Women in Society: The World Before Her

Netflix recommended this documentary to me about beauty contests in India: The World Before Her.

It juxtaposes girls in India getting ready for a beauty pageant against girls going to a camp for conservative Hindus and how these different groups view women and beauty differently.

It’s powerful. It brought up a lot of emotions and thoughts for me.

To start with, the people at the conservative camp suggested that the idea that men and women are equals is a western one.

I think that is a huge mistake. Hindu history is full of strong women and trying to be against the west is not a good reason to tell girls that they are naturally weaker, as one speaker at the camp said. The girls are being told that wanting a voice means they are rejecting their Indian-ness and becoming western. That is just not true.

At this camp, do they teach the girls about all the fierce, strong women of Vedic history?

Gandhari who didn’t listen to anyone when she decided to become blind, Draupadi who saved all her husbands with the strength of her devotion to God, Gargi who held her own debating the greatest sage of history Yajnavalkya, Sita who kept her purity throughout her ordeal, Kunti who raised five sons on her own, Mirabai who rejected her husband and family in favor of God, Lopamudra who showed her husband that he was wrong to pursue asceticism and ignore her. The list goes on. These women SPOKE UP for themselves and their beliefs.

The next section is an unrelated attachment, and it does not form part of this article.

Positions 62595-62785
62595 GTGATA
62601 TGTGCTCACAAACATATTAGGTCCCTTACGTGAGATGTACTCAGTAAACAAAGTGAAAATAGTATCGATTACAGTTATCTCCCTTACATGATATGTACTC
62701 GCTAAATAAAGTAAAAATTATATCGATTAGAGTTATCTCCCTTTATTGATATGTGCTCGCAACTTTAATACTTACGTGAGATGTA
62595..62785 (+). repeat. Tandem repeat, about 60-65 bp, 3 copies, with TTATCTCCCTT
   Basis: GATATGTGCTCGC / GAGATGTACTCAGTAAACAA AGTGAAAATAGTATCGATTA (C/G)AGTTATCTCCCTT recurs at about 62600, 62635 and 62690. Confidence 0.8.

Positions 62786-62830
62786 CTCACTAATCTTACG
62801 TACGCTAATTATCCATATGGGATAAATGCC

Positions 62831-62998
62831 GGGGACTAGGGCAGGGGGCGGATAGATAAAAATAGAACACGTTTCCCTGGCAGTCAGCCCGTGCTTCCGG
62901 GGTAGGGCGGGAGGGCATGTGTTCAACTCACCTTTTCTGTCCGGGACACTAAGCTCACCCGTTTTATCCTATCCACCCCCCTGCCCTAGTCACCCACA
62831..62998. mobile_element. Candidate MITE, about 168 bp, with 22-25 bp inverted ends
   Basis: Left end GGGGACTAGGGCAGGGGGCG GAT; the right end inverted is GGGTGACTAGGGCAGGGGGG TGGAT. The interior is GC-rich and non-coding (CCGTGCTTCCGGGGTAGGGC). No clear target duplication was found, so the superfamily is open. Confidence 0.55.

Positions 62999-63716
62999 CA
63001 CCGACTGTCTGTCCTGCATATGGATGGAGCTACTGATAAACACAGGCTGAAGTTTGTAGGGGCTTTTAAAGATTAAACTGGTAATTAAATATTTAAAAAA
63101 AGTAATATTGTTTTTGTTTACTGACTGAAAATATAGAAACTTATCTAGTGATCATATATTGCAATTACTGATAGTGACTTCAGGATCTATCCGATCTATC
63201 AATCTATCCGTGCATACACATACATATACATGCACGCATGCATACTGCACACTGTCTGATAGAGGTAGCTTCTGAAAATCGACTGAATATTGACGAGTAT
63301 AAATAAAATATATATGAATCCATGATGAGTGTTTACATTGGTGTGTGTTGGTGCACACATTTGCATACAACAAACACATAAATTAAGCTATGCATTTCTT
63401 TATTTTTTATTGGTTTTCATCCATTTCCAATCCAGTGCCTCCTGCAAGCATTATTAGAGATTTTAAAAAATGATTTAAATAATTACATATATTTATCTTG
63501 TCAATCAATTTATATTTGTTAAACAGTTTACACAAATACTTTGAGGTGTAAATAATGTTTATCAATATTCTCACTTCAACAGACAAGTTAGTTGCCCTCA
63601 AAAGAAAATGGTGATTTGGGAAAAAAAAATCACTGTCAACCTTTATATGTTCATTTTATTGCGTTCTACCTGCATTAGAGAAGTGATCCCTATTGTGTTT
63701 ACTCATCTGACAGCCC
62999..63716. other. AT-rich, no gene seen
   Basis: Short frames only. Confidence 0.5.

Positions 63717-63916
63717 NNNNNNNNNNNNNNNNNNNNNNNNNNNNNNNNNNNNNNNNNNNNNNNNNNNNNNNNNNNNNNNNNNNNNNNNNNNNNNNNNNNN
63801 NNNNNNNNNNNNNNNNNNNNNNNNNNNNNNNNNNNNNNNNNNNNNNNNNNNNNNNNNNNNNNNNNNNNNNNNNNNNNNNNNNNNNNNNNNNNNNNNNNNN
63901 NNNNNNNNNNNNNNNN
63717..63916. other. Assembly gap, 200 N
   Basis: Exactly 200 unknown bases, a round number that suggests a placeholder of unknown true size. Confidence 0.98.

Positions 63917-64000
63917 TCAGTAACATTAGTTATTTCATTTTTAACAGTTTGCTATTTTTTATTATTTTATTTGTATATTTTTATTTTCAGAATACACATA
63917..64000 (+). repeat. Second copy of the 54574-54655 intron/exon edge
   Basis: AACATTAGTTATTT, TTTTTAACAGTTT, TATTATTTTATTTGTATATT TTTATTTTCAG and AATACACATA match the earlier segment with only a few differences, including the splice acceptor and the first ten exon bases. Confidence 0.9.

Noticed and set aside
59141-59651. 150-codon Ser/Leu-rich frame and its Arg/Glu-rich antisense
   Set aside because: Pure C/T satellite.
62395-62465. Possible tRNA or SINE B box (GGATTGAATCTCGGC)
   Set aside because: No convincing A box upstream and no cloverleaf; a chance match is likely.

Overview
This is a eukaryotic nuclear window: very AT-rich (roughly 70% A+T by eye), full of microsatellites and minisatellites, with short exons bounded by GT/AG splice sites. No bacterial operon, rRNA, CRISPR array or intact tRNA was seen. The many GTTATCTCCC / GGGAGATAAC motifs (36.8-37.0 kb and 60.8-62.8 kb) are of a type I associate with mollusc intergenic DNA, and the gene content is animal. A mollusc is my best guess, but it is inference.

Women are strong. Women deserve to shape their own destiny. Married by 18 so she won’t become too strong willed? What is that? Do you have no trust for the character of a woman and her ability to make choices for herself? Strong willed is not a bad thing. It is a quality that made the great women of history stand out.

And you know what? I’m a woman in the west and I got told the same thing when I was a teenager. I was told that I should marry young before I develop too many habits that would make getting married difficult. Habits like having an opinion on anything. So it’s not this black and white divide where western culture always encourages women to be independent and Indian doesn’t.

If you don’t want to be westernized, I can definitely respect that. But don’t equate western with strong and independent. Indian women are and have always been strong, smart, thoughtful, loyal, fierce, devoted, and the pillars of society.

On the other side of the story, I can see why many people are upset by the beauty pageants. I believe that beauty comes from cultivating inner qualities. It also breaks my heart to see gorgeous young women being given cosmetic surgery to “harmonize” an already perfect face. Even more so to see them being given treatments with skin whiteners.

All skin tones are beautiful. I wish there was some way to destroy this desire for paleness.

Is India becoming westernized? One young woman from the beauty pageant side says no. She says that she is still Indian and wearing jeans does not turn her into an American. “With all these Americans practicing yoga, are we saying that there is an India-fication happening in America? No.” (Actually, I would say yes. Not as strong as it was 40 years ago, but there is some Indian-ification of America and that’s a good thing!)